One concern is that "Any Ranged" the entry for improvised ranged weapons, has a weight of 1 pound. At the same time, the example given is "anything from a rock to a chair" which suggests the weight is more of a placeholder.


Coins as thrown weapons nominally count for improvised weapons. However, there are a number of classes which inform the use of improvised weapons.

One feat, Improvised Missle, allows a barbarian to treat improvised melee weapons as heavy weapons:

Benefit: You can use improvised melee weapons (not including unarmed attacks) as heavy thrown weapons with a normal range of 5 squares and a long range of 10 squares. In addition, whenever you use an improvised melee weapon this way, you gain a +2 feat bonus to attack rolls and damage rolls.

In a sense, this applies more to a sack of coins than an actual coin, but the coin itself can be treated as an improvised melee weapon for these purposes, especially if sharpened against the edge of a kerb.

Wearing the Belt of the Brawler would treat the coin as a club, +2 proficiency and 1d6 damage:

Property: Make improvised attacks (included unarmed attacks) as if you were armed with a club.

Combining the feat and the belt could be an excellent adapation of the idea of the Everyman Hero from Feng Shui.


Another interesting twist is to employ the coin with the Seeker class, Spritbond class feature. In this, the powers would treat the coin as a weapon for purposes of the class powers.

As it is a ranged weapon, the attack and damage rolls would be informed by class powers as normal, and this could be an excellent venue for the above magic item/feat combination. The idea of a character built around improvised weapons like coins, or a gambler character would make for a fascinating and flavourful character.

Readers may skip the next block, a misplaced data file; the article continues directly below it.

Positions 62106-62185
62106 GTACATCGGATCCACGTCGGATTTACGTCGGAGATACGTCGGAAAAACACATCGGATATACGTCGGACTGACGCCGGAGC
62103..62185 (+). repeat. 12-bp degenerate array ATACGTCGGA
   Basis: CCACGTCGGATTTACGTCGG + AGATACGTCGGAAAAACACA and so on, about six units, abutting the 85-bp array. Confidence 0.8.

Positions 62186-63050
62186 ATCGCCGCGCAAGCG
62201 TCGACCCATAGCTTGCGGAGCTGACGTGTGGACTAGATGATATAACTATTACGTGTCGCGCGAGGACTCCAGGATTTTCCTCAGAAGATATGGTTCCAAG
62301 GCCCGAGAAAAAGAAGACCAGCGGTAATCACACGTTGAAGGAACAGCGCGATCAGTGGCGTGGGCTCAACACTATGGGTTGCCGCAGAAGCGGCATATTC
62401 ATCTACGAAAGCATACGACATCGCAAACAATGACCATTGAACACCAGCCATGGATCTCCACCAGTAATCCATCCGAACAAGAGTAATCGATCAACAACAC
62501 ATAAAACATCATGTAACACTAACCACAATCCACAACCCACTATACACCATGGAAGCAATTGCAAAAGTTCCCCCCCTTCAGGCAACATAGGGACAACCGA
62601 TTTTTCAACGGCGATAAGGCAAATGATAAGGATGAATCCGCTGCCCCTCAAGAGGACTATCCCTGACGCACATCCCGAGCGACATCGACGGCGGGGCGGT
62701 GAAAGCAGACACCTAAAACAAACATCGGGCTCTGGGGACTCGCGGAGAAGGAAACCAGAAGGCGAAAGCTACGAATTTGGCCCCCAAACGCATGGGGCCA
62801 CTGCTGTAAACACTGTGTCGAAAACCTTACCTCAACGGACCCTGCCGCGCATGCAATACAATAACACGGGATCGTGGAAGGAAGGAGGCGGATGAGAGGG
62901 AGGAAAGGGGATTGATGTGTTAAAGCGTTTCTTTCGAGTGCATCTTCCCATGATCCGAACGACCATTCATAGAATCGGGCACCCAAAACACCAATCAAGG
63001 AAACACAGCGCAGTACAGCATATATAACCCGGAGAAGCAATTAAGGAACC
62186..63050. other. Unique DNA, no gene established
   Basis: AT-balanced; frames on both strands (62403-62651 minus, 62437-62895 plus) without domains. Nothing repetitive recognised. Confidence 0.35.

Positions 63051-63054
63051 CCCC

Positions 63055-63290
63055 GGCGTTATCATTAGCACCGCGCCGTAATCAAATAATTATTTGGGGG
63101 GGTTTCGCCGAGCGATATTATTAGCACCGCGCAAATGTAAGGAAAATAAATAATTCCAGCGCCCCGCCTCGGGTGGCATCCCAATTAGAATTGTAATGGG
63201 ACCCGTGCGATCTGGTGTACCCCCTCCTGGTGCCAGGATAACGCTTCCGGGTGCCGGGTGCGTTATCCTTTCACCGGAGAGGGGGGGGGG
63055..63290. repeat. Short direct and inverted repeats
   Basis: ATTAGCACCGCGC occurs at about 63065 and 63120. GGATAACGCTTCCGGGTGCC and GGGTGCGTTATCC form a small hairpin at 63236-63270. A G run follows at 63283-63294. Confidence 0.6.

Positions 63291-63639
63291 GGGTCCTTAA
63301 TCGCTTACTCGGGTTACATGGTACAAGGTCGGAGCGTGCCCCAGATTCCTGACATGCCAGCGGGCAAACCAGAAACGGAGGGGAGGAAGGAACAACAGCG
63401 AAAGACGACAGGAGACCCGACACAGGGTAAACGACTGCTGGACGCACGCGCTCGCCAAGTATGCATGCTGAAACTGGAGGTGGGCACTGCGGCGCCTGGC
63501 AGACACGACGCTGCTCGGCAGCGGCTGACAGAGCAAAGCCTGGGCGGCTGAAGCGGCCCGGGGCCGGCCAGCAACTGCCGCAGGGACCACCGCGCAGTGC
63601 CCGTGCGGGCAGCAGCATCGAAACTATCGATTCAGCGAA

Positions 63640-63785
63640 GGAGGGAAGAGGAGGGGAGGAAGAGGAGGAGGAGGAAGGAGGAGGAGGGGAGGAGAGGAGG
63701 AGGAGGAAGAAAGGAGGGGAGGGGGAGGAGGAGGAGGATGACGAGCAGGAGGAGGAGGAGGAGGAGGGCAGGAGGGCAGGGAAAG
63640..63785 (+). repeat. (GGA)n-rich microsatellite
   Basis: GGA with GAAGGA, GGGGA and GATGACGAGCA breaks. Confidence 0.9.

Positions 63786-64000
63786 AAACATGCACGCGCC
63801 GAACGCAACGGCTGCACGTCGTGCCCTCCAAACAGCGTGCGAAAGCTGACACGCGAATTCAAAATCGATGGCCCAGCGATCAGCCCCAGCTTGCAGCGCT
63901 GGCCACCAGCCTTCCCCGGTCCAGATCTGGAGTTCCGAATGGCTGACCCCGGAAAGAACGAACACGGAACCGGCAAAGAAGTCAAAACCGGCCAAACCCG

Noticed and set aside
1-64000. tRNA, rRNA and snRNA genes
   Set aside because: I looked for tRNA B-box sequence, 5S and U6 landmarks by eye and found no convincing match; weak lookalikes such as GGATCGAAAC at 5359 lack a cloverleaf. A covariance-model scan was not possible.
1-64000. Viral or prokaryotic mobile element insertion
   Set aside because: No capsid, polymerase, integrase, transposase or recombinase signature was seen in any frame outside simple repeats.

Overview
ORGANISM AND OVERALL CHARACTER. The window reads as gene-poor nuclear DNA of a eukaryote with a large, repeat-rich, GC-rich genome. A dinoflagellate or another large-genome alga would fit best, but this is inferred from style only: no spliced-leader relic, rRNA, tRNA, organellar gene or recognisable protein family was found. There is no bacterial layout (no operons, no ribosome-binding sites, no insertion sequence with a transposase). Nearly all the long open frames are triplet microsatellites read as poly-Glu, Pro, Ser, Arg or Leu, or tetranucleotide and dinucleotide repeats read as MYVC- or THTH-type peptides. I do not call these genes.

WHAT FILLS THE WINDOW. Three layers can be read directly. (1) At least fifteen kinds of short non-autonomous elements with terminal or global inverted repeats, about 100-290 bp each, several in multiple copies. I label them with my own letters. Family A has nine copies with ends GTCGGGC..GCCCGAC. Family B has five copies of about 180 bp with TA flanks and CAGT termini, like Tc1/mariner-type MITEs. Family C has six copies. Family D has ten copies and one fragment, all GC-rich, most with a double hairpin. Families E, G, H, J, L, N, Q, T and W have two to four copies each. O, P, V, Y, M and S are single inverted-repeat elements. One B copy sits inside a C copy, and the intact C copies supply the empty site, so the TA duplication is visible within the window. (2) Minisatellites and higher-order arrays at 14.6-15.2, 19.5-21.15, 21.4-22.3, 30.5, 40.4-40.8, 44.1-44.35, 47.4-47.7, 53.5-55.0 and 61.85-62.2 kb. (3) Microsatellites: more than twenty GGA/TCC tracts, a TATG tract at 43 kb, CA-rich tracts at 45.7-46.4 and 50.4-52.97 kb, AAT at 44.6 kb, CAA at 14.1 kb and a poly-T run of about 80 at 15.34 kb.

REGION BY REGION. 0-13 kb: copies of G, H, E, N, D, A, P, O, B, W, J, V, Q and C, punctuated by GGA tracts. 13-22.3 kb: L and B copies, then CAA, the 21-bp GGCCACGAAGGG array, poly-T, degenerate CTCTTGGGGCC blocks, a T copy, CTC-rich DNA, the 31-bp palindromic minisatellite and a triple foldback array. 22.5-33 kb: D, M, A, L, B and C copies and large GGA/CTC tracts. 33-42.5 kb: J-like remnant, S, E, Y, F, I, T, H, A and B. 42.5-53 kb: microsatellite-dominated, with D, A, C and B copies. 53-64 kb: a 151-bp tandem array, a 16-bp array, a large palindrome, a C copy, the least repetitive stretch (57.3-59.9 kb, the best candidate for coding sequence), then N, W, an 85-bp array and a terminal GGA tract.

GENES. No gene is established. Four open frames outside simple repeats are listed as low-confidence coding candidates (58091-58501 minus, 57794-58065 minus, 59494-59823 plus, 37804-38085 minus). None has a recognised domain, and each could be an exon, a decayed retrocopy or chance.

The use of Ki Foci will pass their enchantment bonus to the coin's attack and damage, making them effective weapons for assassins and monks as well.

The maximum possible damage from a thrown coin, with the earliest level possible, would be from a half-orc rattling ruffian rogue level 2, multi-classed barbarian. [There is some difficulty here with then getting access to the ki-focus implement, but that can be resolved at later levels]

This rogue, with disheartening strike and a coin, the belt of the brawler, barbaian multi-class and the hurl weapon feat:

Attack:dex+2 to hit versus AC

With combat advantage hits at 1d6+2d6+dex mod + str mod, and inflicts an additional -2 to hit against the target of the attack.

share|improve this answer
add comment

Alternatively, you could (depending on how much verisimilitude you want in your game) invoke the Rule of Cool, and say that they're trained in coin-throwing. Unless it's just an improvised weapon. But honestly, a guy who's trained to learn how to throw coins lethally...that's pretty awesome in my book.

share|improve this answer
add comment

It usually shouldn't cause damage. I'd go with something like d6-4, discard negatives and then halve, rounding down: then you'd need a damage bonus of +5 to be sure of causing damage. It should otherwise behave as an improvised weapon.

Enough bludgeon damage should always draw blood (sorry Tilpin).

share|improve this answer
add comment

Your Answer

 
discard

By posting your answer, you agree to the privacy policy and terms of service.

Not the answer you're looking for? Browse other questions tagged or ask your own question.